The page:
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Volume 17, issue 1 | Copyright

Special issue: Results from the ice nucleation research unit (INUIT) (ACP/AMT...

Atmos. Chem. Phys., 17, 575-594, 2017
https://doi.org/10.5194/acp-17-575-2017
© Author(s) 2017. This work is distributed under
the Creative Commons Attribution 3.0 License.

Research article 12 Jan 2017

Research article | 12 Jan 2017

Online single particle analysis of ice particle residuals from mountain-top mixed-phase clouds using laboratory derived particle type assignment

Susan Schmidt1, Johannes Schneider1, Thomas Klimach1, Stephan Mertes2, Ludwig Paul Schenk2, Piotr Kupiszewski3,a, Joachim Curtius4, and Stephan Borrmann1,5 Susan Schmidt et al.
  • 1Particle Chemistry Department, Max Planck Institute for Chemistry, 55128 Mainz, Germany
  • 2Leibniz Institute for Tropospheric Research, 04318 Leipzig, Germany
  • 3Laboratory of Atmospheric Chemistry, Paul Scherrer Institute, 5232 Villigen, Switzerland
  • 4Institute for Atmospheric and Environmental Sciences, Goethe University of Frankfurt am Main, 60438 Frankfurt, Germany
  • 5Institute for Atmospheric Physics, Johannes Gutenberg University, 55128 Mainz, Germany
  • anow at: Alfred Wegener Institute for Polar and Marine Research, 14473 Potsdam, Germany

Abstract. In situ single particle analysis of ice particle residuals (IPRs) and out-of-cloud aerosol particles was conducted by means of laser ablation mass spectrometry during the intensive INUIT-JFJ/CLACE campaign at the high alpine research station Jungfraujoch (3580ma.s.l.) in January–February 2013. During the 4-week campaign more than 70000 out-of-cloud aerosol particles and 595 IPRs were analyzed covering a particle size diameter range from 100nm to 3µm. The IPRs were sampled during 273h while the station was covered by mixed-phase clouds at ambient temperatures between −27 and −6°C. The identification of particle types is based on laboratory studies of different types of biological, mineral and anthropogenic aerosol particles. The outcome of these laboratory studies was characteristic marker peaks for each investigated particle type. These marker peaks were applied to the field data. In the sampled IPRs we identified a larger number fraction of primary aerosol particles, like soil dust (13±5%) and minerals (11±5%), in comparison to out-of-cloud aerosol particles (2.4±0.4 and 0.4±0.1%, respectively). Additionally, anthropogenic aerosol particles, such as particles from industrial emissions and lead-containing particles, were found to be more abundant in the IPRs than in the out-of-cloud aerosol. In the out-of-cloud aerosol we identified a large fraction of aged particles (31±5%), including organic material and secondary inorganics, whereas this particle type was much less abundant (2.7±1.3%) in the IPRs. In a selected subset of the data where a direct comparison between out-of-cloud aerosol particles and IPRs in air masses with similar origin was possible, a pronounced enhancement of biological particles was found in the IPRs.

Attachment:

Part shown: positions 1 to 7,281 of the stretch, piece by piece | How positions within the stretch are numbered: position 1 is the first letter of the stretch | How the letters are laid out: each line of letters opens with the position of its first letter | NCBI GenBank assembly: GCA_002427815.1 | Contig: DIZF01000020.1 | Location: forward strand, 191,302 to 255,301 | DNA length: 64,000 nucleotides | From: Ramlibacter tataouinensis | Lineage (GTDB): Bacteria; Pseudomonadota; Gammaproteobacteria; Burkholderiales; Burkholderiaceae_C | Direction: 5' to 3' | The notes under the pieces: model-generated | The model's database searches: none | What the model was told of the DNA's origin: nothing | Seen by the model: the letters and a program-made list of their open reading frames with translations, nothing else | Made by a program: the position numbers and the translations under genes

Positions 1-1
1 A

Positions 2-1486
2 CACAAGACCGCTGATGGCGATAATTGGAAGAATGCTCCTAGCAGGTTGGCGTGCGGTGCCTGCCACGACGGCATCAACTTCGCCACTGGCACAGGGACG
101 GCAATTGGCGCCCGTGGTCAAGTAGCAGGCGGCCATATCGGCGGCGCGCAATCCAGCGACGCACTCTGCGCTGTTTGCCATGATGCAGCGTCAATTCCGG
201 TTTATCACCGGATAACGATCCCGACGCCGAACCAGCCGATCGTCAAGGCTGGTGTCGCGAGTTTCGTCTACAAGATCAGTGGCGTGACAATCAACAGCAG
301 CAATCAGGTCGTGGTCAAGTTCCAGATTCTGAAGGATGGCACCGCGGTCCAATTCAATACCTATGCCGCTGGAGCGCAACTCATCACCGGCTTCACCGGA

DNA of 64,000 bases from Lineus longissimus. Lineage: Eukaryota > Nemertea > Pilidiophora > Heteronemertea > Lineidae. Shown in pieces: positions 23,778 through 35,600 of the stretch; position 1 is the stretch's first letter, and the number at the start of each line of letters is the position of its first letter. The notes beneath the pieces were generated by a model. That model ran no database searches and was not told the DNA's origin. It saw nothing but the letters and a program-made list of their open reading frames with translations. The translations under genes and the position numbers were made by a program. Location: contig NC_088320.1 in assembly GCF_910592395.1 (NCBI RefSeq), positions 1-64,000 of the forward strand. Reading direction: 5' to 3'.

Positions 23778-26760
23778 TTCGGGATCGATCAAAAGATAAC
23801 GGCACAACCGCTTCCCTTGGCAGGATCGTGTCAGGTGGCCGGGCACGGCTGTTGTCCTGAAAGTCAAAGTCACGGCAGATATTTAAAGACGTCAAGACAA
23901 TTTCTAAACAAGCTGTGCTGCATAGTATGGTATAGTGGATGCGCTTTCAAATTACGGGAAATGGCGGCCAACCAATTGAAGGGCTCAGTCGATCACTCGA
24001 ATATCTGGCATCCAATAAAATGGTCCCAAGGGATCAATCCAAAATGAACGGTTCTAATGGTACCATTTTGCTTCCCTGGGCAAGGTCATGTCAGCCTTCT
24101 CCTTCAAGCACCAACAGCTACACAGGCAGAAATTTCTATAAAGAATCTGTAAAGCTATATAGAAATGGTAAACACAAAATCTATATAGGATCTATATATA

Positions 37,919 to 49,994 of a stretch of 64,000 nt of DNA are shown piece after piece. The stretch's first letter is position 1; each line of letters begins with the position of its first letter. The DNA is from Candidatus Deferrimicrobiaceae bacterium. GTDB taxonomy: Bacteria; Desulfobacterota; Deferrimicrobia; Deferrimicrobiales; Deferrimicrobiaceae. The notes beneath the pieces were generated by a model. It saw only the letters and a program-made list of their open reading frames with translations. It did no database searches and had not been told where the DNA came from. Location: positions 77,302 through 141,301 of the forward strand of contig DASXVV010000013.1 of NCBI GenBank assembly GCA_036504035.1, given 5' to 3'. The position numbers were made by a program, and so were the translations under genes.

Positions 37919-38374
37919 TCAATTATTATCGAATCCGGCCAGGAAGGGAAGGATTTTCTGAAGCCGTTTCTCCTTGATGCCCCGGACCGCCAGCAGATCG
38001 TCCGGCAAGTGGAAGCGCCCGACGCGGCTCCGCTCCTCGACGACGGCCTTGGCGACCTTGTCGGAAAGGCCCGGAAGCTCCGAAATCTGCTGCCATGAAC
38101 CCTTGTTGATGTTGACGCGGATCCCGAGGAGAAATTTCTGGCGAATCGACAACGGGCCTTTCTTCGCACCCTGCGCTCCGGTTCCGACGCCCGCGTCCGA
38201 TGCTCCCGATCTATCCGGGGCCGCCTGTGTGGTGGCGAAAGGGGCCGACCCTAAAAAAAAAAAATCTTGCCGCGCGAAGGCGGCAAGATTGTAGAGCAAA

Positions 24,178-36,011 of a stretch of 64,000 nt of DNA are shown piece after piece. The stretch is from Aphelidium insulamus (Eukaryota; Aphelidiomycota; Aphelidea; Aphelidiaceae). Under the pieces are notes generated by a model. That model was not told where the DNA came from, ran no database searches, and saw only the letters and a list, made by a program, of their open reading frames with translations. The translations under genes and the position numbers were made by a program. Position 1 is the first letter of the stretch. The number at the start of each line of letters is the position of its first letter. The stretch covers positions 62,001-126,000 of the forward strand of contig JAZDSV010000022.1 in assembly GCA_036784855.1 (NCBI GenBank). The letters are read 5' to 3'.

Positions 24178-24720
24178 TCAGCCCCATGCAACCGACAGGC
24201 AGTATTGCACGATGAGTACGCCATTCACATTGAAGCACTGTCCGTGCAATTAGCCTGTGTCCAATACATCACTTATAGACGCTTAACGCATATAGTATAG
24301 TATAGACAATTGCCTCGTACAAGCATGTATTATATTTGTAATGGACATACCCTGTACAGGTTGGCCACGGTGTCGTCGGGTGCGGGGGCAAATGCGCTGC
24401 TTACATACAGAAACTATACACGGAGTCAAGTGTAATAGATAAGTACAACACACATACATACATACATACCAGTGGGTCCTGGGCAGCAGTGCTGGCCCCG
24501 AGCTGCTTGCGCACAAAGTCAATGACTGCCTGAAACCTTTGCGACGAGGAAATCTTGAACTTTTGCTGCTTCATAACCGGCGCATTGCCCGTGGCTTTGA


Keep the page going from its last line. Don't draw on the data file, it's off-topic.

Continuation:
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Ice formation in clouds is an important process in the formation of precipitation, especially at midlatitudes, but the exact properties of the aerosol particles that initiate freezing is not fully understood. We analysed residual particles from ice crystals sampled from mixed phase clouds. The results show that the residues contain a larger relative amount of soil dust and minerals, but also particles from industrial emissions and lead-containing particles, than the out-of-cloud aerosol.
Ice formation in clouds is an important process in the formation of precipitation, especially at...
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